Microsoft breaks silence on controversial Windows 11 feature that takes thousands of screenshots of your PC

Microsoft breaks silence on controversial Windows 11 feature that takes thousands of screenshots of your PC

Recall is the standout feature coming to Windows 11, provided you've got a laptop or desktop PC that meets the Copilot+ PC criteria announced by Microsoft at its Surface event this week

Aaron Brown

By Aaron Brown

Published: 10/06/2024

- 05:00

Executive admits that Microsoft has "heard a clear signal" from users on its Recall feature

  • Recall takes thousands of screenshots every hour
  • Snapshots are analysed by AI on-device so they can be searched
  • Microsoft described the feature as a "photographic memory" for your PC
  • Security researchers have branded Recall as a "disaster"
  • Microsoft executive has responded to the controversy and promised changes
  • Recall will be disabled by default on all Windows 11 PCs
  • Snapshots will be locked behind facial recognition or fingerprint scans
  • Recall is scheduled to launch alongside new Copilot+ PCs from June 18, 2024

Microsoft has promised to make several changes to its upcoming Recall feature following a storm of controversy. It's only been a few weeks since the Redmond-based company announced Recall as one of a number of exclusive Artificial Intelligence (AI) features coming to new Copilot+ PCs like the Surface Laptop 7 and Samsung Galaxy Book 4 Edge.

But in that time, the UK data protection watchdog has confirmed that it's "making inquiries" with Microsoftand billionaire SpaceX CEO Elon Musk has warned millions of followers on X to ditch the feature— all of this despite Recall not actually being available on any Windows 11 PCs yet.

animated gif showing how to scroll back in time on windows 11 pc using the recall feature

Recall is the headline feature of this slate of Copilot+ PCs, which lets you scroll back through everything that has happened on your Windows 11 machine and jump back in time with a click. Everything is searchable as AI has trawled through the images and text on-device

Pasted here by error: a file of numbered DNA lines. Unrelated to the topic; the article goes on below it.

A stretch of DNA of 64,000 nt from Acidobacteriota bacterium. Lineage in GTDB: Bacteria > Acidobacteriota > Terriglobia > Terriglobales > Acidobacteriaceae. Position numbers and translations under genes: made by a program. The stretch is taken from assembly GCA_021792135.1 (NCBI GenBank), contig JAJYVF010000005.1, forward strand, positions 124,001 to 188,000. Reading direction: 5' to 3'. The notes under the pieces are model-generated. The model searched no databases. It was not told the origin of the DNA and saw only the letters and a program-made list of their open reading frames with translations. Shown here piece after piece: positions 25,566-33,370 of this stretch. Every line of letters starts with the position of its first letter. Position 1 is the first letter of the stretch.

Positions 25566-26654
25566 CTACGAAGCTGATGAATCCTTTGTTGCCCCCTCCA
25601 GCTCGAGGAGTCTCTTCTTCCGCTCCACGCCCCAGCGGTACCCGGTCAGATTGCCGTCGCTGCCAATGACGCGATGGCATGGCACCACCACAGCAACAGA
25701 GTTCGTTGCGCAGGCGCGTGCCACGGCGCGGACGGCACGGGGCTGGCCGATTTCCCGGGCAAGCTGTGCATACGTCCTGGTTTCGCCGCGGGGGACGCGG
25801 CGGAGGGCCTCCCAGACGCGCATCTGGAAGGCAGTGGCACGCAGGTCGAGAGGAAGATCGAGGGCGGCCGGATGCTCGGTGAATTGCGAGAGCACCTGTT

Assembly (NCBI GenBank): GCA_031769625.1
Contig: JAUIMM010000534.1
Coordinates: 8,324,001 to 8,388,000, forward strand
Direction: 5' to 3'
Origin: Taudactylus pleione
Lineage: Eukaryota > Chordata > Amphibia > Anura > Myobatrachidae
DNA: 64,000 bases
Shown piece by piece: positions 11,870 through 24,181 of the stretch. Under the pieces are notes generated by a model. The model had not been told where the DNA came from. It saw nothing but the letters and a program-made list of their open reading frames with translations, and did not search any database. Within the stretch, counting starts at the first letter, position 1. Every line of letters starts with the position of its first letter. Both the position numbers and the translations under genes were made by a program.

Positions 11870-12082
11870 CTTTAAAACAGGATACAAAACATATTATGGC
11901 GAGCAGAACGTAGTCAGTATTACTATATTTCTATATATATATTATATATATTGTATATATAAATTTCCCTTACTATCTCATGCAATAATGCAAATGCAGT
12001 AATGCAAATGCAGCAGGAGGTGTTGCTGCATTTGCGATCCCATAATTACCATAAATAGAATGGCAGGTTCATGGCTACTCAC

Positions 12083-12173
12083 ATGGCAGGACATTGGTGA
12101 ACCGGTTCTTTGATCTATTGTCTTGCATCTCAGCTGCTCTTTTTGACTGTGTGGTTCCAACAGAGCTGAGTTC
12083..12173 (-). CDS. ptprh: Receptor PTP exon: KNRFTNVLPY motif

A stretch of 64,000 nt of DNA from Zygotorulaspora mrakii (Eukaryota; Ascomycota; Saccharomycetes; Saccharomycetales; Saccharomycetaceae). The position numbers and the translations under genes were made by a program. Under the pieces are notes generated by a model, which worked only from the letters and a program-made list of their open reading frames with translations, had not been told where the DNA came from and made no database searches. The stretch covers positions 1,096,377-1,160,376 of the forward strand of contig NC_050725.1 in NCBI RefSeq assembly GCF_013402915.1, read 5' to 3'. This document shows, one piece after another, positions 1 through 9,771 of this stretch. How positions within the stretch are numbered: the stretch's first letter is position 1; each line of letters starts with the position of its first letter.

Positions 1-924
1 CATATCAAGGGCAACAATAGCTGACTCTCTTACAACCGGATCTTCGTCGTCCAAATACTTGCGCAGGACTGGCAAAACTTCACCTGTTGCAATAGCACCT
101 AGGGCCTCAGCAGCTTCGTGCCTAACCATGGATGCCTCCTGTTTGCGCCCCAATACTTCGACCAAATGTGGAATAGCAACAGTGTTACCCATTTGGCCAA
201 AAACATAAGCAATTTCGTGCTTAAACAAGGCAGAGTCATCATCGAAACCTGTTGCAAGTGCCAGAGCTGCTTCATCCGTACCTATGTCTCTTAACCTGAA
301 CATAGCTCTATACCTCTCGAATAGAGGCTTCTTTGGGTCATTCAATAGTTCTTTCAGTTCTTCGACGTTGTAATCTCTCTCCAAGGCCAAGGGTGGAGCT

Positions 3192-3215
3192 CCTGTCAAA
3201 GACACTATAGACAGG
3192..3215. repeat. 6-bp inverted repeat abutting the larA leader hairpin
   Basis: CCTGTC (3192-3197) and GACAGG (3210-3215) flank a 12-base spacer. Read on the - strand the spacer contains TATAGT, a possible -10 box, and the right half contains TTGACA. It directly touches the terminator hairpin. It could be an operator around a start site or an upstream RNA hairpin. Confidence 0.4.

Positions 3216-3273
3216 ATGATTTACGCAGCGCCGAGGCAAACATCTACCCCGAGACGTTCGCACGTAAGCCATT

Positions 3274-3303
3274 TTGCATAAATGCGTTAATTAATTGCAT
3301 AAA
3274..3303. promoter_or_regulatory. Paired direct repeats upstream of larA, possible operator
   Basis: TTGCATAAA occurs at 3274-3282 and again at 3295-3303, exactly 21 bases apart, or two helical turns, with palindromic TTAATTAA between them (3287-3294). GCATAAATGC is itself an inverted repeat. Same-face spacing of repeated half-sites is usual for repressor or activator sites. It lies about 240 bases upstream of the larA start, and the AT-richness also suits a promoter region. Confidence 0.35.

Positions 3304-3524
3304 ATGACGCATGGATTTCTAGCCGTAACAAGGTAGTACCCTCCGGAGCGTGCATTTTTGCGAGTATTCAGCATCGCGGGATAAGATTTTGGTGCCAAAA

Worse still, an ex-Microsoft engineer Kevin Beaumont branded Recall as a "disaster", warning that "stealing everything you’ve ever typed or viewed on your own Windows PC is now possible with two lines of code." The security experts published a lengthy blog post criticising the feature last week.

And it seems Microsoft has been listening to the discourse around its standout new AI trick.

"Even before making Recall available to customers, we have heard a clear signal that we can make it easier for people to choose to enable Recall on their Copilot+ PC and improve privacy and security safeguards," admitted Pavan Davuluri, Corporate Vice President of Windows and Devices, in a new blog post.

"Our team is driven by a relentless desire to empower people through the transformative potential of AI and we see great utility in Recall and the problem it can solve. We also know for people to get the full value out of experiences like Recall, they have to trust it. That’s why we are launching Recall in preview on Copilot+ PCs – to give customers a choice to engage with the feature early, or not, and to give us an opportunity to learn from the types of real world scenarios customers and the Windows community finds most useful."

The Microsoft executive outlines a number of tweaks to Recall ahead of its launch on June 18, when the first Copilot+ PCs will be available to buy. Recall, and several other AI features coming to Windows 11, won't be included in a free software update for all users. Instead, users will need to upgrade to Copilot+ certified laptop.

To mitigate concerns around Recall, Microsoft will:

  • Disable Recall by default — you'll now have to manually switch-on the functionality during the set-up process of your Copilot+ PC. This will "give people a clearer choice to opt-in to saving snapshots using Recall," Pavan Davuluri explains
  • Before making any changes to Recall, you'll need to enrol with Windows Hello using a fingerprint scanner, PIN, or facial recognition on your PC. Not only that but "proof of presence is also required to view your timeline and search in Recall," Microsoft says.